Kaitlin Christenson is director of GHTC.
‘Make no mistake, we are going to win this fight’
Yesterday, at an event hosted by ONE and (RED) to commemorate World AIDS Day, President Obama declared the beginning of the end of AIDS: “Today is a remarkable day. Today, we come together, as a global community, across continents, faiths and cultures, to renew our commitment to ending the AIDS pandemic –once and for all.”
Yesterday, at an event hosted by ONE and (RED) to commemorate World AIDS Day, President Obama declared the beginning of the end of AIDS: “Today is a remarkable
day. Today, we come together, as a global community, across continents, faiths and cultures, to renew our commitment to ending the AIDS pandemic –once
and for all.” I was honored to join a group of distinguished guests to witness the President’s World AIDS Day address and to hear comments from former
Presidents George W. Bush and Bill Clinton; the current President of Tanzania; and a powerful panel that included a few superstars—Bono and Alicia
Keys—members of Congress, business leaders, and activists.
For thirty years, the US government has led the fight against HIV and AIDS, and has played an important role in advancing science to better understand HIV and how to prevent, treat, and diagnose infection. Over the last three decades, we’ve witnessed the fruits of that leadership and the longstanding investment US policymakers have pledged to research on HIV and AIDS: from the first AIDS treatment drugs, to this year’s news that medicines to treat HIV infection could actually help prevent it, too.
Yesterday’s speakers reinforced the notion that our commitment to fighting AIDS must not waiver. President Bush declared that when budget constraints exist, we need to set priorities and focus on what works. He added that there is no greater priority than living out the mandate of “to whom much is given, of him much shall be required.” His perspective was reinforced by Alicia Keys, who said, “We have the opportunity to be a global community that leaves the legacy of an AIDS-free generation. If we have the power to, then we must.”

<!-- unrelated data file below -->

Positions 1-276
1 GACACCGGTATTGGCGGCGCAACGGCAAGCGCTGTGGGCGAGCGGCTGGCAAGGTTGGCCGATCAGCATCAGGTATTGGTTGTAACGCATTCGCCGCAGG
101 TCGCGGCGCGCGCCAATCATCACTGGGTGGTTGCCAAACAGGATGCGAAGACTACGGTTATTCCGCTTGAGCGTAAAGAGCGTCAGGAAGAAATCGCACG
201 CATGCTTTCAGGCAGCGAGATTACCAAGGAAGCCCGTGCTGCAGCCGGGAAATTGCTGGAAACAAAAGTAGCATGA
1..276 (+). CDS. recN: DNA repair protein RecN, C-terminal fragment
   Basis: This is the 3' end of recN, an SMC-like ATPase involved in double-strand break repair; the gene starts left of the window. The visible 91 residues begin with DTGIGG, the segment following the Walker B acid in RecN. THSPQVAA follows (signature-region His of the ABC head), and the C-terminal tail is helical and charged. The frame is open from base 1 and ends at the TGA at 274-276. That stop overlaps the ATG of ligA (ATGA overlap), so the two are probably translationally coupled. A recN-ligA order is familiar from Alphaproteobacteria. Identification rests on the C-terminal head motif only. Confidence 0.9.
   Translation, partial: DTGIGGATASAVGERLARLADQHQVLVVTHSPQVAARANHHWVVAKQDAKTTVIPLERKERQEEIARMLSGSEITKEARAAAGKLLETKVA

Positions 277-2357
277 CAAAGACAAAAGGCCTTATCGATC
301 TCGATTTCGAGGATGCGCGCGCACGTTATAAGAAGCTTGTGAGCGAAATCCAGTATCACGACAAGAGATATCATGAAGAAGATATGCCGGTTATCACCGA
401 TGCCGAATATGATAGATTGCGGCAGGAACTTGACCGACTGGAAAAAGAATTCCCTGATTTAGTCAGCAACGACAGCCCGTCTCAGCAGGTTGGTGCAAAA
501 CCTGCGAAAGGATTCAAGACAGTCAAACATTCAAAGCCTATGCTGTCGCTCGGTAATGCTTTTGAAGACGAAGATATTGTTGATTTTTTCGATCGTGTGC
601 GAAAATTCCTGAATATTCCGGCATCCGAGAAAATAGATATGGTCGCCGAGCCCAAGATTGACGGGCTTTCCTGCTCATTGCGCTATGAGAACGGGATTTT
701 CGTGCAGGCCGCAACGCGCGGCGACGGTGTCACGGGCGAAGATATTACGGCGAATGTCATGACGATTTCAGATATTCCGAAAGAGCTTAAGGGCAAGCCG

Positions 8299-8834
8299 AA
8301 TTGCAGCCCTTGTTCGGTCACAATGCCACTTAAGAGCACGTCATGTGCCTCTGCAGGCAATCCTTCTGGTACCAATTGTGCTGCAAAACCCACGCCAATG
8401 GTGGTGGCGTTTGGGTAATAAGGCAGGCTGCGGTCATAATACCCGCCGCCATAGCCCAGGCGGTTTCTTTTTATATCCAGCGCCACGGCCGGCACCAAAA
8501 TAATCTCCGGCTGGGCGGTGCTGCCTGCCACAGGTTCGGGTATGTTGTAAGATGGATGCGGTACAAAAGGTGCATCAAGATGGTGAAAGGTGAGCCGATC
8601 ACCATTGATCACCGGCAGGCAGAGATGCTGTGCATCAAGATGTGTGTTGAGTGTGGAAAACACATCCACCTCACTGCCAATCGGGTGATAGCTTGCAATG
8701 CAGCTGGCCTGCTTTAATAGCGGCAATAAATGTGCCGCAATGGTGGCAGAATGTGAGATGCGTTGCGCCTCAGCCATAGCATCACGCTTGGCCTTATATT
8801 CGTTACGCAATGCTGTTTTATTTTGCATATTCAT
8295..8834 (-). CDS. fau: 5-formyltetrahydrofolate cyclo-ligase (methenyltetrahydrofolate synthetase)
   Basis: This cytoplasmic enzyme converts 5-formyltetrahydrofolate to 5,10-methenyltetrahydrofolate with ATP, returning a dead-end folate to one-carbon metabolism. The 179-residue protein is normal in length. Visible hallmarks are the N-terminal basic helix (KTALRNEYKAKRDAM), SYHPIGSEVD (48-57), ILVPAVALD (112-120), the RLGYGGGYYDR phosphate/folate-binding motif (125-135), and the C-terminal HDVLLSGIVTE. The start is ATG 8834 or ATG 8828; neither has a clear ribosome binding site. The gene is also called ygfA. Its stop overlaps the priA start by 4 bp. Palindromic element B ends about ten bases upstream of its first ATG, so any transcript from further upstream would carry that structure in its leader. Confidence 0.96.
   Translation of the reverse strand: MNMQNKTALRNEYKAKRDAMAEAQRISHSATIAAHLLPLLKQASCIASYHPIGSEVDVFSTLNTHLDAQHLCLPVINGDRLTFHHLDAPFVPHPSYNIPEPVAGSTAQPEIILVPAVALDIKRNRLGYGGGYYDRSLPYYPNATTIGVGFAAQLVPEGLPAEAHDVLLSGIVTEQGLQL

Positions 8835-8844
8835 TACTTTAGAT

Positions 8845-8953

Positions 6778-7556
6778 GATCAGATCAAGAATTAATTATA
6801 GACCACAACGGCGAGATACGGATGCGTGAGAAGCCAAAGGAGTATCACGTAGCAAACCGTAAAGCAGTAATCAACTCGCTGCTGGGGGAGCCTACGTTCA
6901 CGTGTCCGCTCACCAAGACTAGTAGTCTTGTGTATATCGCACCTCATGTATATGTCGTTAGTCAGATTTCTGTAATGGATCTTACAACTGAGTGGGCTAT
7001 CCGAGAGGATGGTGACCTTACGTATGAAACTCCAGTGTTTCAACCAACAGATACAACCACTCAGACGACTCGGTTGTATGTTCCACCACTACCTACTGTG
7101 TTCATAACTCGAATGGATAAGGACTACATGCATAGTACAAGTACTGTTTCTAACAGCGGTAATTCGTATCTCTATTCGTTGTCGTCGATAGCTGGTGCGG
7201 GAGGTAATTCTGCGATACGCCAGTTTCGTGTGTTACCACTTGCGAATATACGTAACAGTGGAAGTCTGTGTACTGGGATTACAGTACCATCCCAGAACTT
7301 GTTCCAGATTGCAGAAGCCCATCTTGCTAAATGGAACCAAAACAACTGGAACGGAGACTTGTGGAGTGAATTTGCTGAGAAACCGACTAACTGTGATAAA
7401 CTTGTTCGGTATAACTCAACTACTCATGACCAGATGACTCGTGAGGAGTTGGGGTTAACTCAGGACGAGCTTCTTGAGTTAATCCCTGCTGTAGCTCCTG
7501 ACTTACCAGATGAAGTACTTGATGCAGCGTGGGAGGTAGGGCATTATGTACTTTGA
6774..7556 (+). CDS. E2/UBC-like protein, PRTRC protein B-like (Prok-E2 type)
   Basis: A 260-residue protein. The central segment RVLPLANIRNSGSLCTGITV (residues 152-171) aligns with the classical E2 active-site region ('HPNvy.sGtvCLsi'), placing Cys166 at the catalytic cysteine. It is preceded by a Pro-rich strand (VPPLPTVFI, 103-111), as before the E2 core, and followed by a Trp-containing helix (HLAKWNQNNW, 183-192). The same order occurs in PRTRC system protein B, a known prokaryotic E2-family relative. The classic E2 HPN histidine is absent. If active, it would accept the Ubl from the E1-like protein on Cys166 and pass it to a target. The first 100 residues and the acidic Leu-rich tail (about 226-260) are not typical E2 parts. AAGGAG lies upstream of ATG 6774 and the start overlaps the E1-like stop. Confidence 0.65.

Recent research results show that we have many of the tools we need to forever change the trajectory of the epidemic. But, as Obama said, now is not the time to be complacent. We still lack a vaccine, a microbicide gel, and other tools that could help us win the war against AIDS.
I’m encouraged to see the continued commitment by the Obama Administration to fighting this disease coupled with bipartisan support from congressional leaders like Congresswoman Barbara Lee and Senator Marco Rubio. My hope is that this commitment translates to continued support for research that will lead us to the next generation of tools to fight HIV and AIDS. As Sanjay Gupta, moderator of the event, said, eradicating AIDS is a goal that “allows us to stand at that most perfect union of audacity and achievability.” Will our government rise to the challenge?